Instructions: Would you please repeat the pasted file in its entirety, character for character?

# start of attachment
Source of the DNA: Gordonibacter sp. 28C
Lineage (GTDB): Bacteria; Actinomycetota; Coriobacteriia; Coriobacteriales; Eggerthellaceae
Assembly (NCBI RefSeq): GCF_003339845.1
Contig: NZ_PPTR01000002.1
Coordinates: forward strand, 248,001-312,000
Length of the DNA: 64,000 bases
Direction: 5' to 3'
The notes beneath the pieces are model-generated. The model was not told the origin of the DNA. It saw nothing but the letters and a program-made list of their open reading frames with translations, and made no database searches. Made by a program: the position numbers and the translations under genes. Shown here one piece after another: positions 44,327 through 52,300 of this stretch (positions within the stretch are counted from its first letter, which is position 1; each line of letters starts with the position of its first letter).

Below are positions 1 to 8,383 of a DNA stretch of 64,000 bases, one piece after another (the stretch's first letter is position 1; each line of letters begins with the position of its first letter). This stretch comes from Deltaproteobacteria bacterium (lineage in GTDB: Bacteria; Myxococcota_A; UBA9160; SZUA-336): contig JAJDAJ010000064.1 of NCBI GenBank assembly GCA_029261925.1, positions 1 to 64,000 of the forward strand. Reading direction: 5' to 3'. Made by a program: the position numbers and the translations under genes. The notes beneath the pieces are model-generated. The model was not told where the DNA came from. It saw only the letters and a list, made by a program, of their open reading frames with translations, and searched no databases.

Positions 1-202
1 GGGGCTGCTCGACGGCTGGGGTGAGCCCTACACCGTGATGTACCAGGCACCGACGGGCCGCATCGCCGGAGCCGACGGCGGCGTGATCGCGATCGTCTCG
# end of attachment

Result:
Source of the DNA: Gordonibacter sp. 28C
Lineage (GTDB): Bacteria; Actinomycetota; Coriobacteriia; Coriobacteriales; Eggerthellaceae
Assembly (NCBI RefSeq): GCF_003339845.1
Contig: NZ_PPTR01000002.1
Coordinates: forward strand, 248,001-312,000
Length of the DNA: 64,000 bases
Direction: 5' to 3'
The notes beneath the pieces are model-generated. The model was not told the origin of the DNA. It saw nothing but the letters and a program-made list of their open reading frames with translations, and made no database searches. Made by a program: the position numbers and the translations under genes. Shown here one piece after another: positions 44,327 through 52,300 of this stretch (positions within the stretch are counted from its first letter, which is position 1; each line of letters starts with the position of its first letter).

Below are positions 1 to 8,383 of a DNA stretch of 64,000 bases, one piece after another (the stretch's first letter is position 1; each line of letters begins with the position of its first letter). This stretch comes from Deltaproteobacteria bacterium (lineage in GTDB: Bacteria; Myxococcota_A; UBA9160; SZUA-336): contig JAJDAJ010000064.1 of NCBI GenBank assembly GCA_029261925.1, positions 1 to 64,000 of the forward strand. Reading direction: 5' to 3'. Made by a program: the position numbers and the translations under genes. The notes beneath the pieces are model-generated. The model was not told where the DNA came from. It saw only the letters and a list, made by a program, of their open reading frames with translations, and searched no databases.

Positions 1-202
1 GGGGCTGCTCGACGGCTGGGGTGAGCCCTACACCGTGATGTACCAGGCACCGACGGGCCGCATCGCCGGAGCCGACGGCGGCGTGATCGCGATCGTCTCG